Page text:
"The up-to-date scientific evidence available and our own observations," its report said, "leave no doubt in our minds that religious methods of slaughter, even when carried out under ideal conditions, must result in a degree of pain, suffering and distress which does not occur in the properly stunned animal."

It has recommended that stunning be required by 1988 for all of the estimated 91,000 cattle and 1.5 million sheep and goats slaughtered each year in halal and shechitah abattoirs here.

Without the process that produces kosher meat, Rabbi Bernard Berkovits argued during a symposium held early this month under the auspices of London's famed Smithfield meat market, observant Jews here would be forced to become vegetarians. The banning of shechitah would amount to religious discrimination, said Berkovits, registrar at the court of the chief rabbi to Britain's mainly orthodox Jewish community.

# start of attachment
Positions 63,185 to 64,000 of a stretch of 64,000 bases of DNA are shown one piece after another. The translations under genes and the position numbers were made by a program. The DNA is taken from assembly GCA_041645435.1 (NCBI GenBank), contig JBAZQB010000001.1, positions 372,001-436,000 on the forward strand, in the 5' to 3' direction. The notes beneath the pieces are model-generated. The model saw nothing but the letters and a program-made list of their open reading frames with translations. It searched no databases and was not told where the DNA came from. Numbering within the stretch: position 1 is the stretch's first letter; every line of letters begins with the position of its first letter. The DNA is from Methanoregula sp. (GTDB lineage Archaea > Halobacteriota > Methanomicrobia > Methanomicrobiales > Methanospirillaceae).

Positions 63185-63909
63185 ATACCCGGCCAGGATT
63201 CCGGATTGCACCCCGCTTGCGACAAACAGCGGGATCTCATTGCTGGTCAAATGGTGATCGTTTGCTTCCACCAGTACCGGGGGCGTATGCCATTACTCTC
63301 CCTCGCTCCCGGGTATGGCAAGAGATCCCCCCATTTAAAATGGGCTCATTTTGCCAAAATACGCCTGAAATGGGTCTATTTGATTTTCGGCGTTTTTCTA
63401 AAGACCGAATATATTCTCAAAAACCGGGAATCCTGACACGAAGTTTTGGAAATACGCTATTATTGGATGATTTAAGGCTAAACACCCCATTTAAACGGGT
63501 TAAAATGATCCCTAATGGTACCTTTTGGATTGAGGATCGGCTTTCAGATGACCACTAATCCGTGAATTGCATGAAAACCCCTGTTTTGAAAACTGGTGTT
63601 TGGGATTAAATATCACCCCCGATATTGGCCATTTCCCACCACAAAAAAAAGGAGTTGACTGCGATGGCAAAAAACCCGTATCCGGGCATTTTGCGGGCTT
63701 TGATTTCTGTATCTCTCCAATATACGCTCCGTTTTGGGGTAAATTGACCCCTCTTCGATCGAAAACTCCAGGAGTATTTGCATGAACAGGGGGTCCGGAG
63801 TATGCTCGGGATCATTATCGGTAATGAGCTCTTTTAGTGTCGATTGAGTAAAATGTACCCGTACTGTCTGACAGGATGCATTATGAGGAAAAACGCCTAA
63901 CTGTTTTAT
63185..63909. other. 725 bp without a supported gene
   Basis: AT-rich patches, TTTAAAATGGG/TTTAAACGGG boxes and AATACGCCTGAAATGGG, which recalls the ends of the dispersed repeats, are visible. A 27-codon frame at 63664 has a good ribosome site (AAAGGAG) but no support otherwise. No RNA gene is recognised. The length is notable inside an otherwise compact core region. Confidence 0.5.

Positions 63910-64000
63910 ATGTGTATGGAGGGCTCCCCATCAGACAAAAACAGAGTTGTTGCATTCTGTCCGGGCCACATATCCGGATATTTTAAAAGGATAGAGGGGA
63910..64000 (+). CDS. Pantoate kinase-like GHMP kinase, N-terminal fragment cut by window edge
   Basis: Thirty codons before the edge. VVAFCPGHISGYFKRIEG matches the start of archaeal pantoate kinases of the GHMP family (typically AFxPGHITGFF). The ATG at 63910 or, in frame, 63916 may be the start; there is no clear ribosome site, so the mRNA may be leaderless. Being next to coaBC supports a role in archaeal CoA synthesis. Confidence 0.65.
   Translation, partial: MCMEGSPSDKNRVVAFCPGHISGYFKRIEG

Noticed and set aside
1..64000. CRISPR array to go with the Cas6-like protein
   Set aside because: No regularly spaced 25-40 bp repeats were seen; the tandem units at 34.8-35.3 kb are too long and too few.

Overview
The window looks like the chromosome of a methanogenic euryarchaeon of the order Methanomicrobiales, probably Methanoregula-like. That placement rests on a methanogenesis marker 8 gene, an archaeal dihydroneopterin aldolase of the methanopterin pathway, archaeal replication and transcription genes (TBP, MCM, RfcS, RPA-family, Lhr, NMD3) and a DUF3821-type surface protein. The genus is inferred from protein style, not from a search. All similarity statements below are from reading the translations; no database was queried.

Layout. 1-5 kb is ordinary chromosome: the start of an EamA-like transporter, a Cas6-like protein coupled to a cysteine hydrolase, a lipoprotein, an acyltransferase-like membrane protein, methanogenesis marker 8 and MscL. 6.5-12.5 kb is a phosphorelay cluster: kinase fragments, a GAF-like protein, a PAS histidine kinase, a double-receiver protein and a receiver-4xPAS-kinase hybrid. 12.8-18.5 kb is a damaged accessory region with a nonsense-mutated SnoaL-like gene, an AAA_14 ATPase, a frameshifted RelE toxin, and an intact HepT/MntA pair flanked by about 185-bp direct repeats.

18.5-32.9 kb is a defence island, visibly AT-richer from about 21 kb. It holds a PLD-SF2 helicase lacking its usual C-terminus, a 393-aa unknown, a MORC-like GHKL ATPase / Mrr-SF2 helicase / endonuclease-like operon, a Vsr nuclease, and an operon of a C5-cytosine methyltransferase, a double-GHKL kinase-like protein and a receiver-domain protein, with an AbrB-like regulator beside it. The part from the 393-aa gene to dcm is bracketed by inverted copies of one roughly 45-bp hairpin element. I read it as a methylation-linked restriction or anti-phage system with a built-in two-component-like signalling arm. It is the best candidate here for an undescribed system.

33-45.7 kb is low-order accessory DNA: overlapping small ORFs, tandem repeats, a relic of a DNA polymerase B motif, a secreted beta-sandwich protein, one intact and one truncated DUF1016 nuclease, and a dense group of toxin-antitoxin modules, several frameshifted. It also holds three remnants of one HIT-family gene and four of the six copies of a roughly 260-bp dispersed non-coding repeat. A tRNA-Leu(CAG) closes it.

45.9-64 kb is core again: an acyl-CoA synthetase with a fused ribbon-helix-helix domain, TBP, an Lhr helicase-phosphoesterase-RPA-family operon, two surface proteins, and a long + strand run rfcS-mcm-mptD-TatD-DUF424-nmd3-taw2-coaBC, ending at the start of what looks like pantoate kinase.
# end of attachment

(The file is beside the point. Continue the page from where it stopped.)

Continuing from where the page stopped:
Sharing the Smithfield platform with Berkovits was Imam Mohammed Oveisi, of London's Moslem Institute. Halal meat, sold in special stores throughout the country, is not simply a Moslem preference, he said. It is Moslem law.

Both communities, Moslems particularly, have had to fight occasional battles here against persecution and discrimination. But although there is little history here of public enmity between the two minorities, neither has there been much for them to agree on.

Both now express some discomfort at being on the same side of a religious issue. Leaders hasten to explain that while shechitah and halal methods agree on the key requirements for undamaged meat and procedures ensuring a basic kindness to animals, separate rituals are involved.

"We have had some informal contact," Berkovits said in an interview. Both communities, he said, believe their procedures "are binding under religious law."

Moslems view the support of the smaller but better organized Jewish community as a definite asset.

"There are members of Parliament who are Jews -- at least 70 or 80 of them," said Syed Pasha, general secretary of the umbrella Union of Moslem Organizations of the U.K. and Eire. "There is not a single Moslem member."